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The Postseason refers to games played after the end of the regular season to determine the league's champion. From 1884 to 1900 postseason games were played only as exhibition matches. The first official World Series between the American League and the National League took place in 1903. There was no such postseason in 1904, however the tradition became permanent as of the 1905 season. The postseason's format has changed repeatedly over the years.

Up to 1968, the only postseason series was the World Series, featuring the teams that won their respective league pennants. The leagues were not yet divided into Divisions. The winners of the titles had to have the best overall record in their league. Those titles were sometimes decided by a one-game or three-game playoff, but these games were counted as part of the regular season. The World Series were generally held in a best-of-seven format, although there were exceptions in 1903 and from 1919 to 1921, when they were best-of-nine.

With the expansion of 1969, the leagues were divided into two divisions each, the Eastern and Western divisions, necessitating League Championship Series, which became the first round of the postseason. From 1969 to 1984 these series were held as best-of-five playoffs, and from 1985 until 1993 they were best-of-seven playoffs. The two winners would then meet in the World Series, which became the second round of the postseason.

There was only one exception to this scenario, and it came in the 1981 Postseason. It was caused by the 1981 strike. The strike came in the middle of the season, so a decision was made after the strike was resolved to have the leading teams of each division from before the strike - the so-called "first-half champions" - play the leaders of each division from after the strike - the "second-half champions". See 1981 Split Season Schedule.

In 1994, the leagues were further divided into three divisions: Eastern, Central, and Western. In order for postseason play to produce a winner in an even number of match-ups, a Wild Card winner was chosen from each league. This would be the team from each league that had the best overall record among those that did not finish first in their division. The three division winners along with the Wild Card winner from each league played a five-game Division Series. Ironically, the first year of this new arrangement did not go as planned. The 1994 strike cut the season short and postseason play was cancelled for the first time in 90 years. The first such postseason scenario took place in the 1995 Postseason.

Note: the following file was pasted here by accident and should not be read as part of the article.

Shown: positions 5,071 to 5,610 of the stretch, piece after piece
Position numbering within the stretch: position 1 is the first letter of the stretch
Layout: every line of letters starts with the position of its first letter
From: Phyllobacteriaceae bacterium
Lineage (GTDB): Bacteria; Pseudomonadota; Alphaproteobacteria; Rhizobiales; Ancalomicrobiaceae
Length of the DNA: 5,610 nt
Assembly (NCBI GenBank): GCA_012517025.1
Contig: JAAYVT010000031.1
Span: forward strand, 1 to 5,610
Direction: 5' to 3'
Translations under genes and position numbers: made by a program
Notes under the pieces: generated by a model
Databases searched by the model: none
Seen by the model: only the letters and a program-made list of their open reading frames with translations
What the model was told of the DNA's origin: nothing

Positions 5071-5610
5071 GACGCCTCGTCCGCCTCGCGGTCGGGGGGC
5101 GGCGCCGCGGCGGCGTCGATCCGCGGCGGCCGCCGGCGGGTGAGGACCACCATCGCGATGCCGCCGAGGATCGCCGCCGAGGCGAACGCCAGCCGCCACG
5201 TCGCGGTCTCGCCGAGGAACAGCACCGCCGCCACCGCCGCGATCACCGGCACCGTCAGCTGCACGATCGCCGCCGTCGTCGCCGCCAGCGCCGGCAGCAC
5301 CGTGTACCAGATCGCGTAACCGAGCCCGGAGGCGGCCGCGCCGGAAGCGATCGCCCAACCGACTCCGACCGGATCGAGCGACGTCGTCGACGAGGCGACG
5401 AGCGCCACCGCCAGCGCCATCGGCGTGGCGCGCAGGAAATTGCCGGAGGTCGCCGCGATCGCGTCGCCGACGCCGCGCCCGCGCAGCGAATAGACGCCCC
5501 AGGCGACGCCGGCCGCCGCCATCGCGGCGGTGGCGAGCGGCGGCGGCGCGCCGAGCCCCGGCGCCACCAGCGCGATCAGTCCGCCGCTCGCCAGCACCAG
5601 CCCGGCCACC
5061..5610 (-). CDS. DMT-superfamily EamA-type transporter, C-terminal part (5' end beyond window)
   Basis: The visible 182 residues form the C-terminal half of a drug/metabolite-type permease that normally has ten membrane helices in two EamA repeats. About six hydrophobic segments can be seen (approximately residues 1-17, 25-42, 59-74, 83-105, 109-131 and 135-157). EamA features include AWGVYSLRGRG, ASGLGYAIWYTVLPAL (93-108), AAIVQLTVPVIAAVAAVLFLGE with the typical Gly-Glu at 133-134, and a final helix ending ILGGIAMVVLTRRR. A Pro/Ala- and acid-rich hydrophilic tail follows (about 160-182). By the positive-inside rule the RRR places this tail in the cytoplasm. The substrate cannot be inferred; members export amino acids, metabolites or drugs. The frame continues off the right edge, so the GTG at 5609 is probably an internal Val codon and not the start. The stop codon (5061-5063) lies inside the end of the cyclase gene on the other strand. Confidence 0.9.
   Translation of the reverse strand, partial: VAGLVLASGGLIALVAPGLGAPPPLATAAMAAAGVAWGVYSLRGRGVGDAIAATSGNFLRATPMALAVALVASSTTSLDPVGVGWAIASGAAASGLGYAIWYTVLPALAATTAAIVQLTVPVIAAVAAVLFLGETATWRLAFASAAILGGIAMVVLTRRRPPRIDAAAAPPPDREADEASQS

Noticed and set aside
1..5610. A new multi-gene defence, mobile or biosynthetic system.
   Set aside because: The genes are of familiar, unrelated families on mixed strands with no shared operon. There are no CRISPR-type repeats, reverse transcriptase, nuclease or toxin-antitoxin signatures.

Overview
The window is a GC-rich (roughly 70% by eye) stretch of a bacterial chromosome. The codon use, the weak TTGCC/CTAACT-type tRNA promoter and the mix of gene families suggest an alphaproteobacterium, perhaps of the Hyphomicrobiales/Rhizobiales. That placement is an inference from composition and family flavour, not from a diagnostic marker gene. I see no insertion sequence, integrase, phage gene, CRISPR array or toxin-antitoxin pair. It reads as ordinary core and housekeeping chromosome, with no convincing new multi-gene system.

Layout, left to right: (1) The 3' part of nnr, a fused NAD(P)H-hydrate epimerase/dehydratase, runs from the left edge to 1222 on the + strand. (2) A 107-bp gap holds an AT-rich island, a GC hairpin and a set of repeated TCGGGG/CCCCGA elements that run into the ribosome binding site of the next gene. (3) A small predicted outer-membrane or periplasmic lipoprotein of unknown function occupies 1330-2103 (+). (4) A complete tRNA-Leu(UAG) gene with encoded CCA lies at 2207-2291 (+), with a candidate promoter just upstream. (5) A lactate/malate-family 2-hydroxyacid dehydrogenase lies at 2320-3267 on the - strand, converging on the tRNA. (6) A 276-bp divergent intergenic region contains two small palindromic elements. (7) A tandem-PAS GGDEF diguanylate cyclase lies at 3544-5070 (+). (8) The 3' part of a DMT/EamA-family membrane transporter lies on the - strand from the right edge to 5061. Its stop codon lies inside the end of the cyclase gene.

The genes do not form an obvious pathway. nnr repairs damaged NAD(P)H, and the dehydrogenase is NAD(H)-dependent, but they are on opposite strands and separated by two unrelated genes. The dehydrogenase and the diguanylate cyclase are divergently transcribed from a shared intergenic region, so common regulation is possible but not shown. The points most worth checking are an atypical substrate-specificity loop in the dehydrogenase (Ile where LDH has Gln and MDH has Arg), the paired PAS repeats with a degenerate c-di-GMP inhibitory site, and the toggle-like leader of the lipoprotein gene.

In 2012 the postseason was expanded again with the creation of a second wild card team in each league. This was the scenario that prevailed until 2021. The now two wild card teams per league played each other in a one-game winner-take-all round hosted by the team with the better record - the Wild Card Game. The winner then advanced on to the Division Series to play the team with that league's best regular season record, regardless of division.

Due to the coronavirus pandemic and the shortened regular season that resulted, the postseason was modified for the 2020 season only. Under this format, eight teams qualified for the postseason from each league: the first two teams in each of the three divisions, and the two teams with the next best records. These teams were then ranked 1 through 8, with team 1 playing team 8, in the first round and so forth. The Wild Card Game was scrapped, replaced by a preliminary round played entirely in the home ballparks of teams ranked 1 to 4 in a best-of-three format, the Wild Card Series. The postseason then continued with the Division Series as usual.

Current postseason format[edit]

After reverting to the established format in 2021, Major League Baseball once again expanded the postseason starting in 2022, with 12 teams participating in each league: three division winners and three wild card teams. The postseason format is thus the following in each league:

  • The top two division winners receive a bye into the Division Series round;
  • Two best-of-three Wild Card Series in each league, pitting the third division winners and the three wild card teams, with the higher seed hosting all three games;
  • Two best-of-five Division Series, with the two Wild Card Series winners playing the top two division winners who have received first-round byes;
  • One best-of-seven League Championship Series;
  • The World Series, played on a best-of-seven basis.

This format also eliminated the possibility of a one-game playoff to determine teams participating in the postseason: all ties will be resolved by a tiebreaking formula.

Further Reading[edit]

  • Anthony Castrovince: "Underdogs? Don't tell these playoff teams: A look at the 10 biggest postseason upsets in MLB history",, October 3, 2021. [1]
  • Anthony Castrovince: "Complete history of baseball’s postseason formats",, September 6, 2022. [2]
  • Mark Feinsand: "MLB considering new format for postseason",, February 10, 2020. [3]
  • Jerry Lansche: Glory Fades Away: The Nineteenth-Century World Series Rediscovered, Taylor Publishing, Dallas, TX, 1991. ISBN 0-87833-726-1
  • Stuart Shapiro: "Measuring Franchise Success in the Postseason", The Baseball Research Journal, SABR, Volume 44, Number 2 (Fall 2015), pp. 32-36.
  • Evan Thompson: A Complete History of the Major League Baseball Playoffs - Volume I: Pre-divisional tiebreakers through 1976, BookBaby, Pennsauken Township, NJ, 2021, ISBN 9781098372804

See also[edit]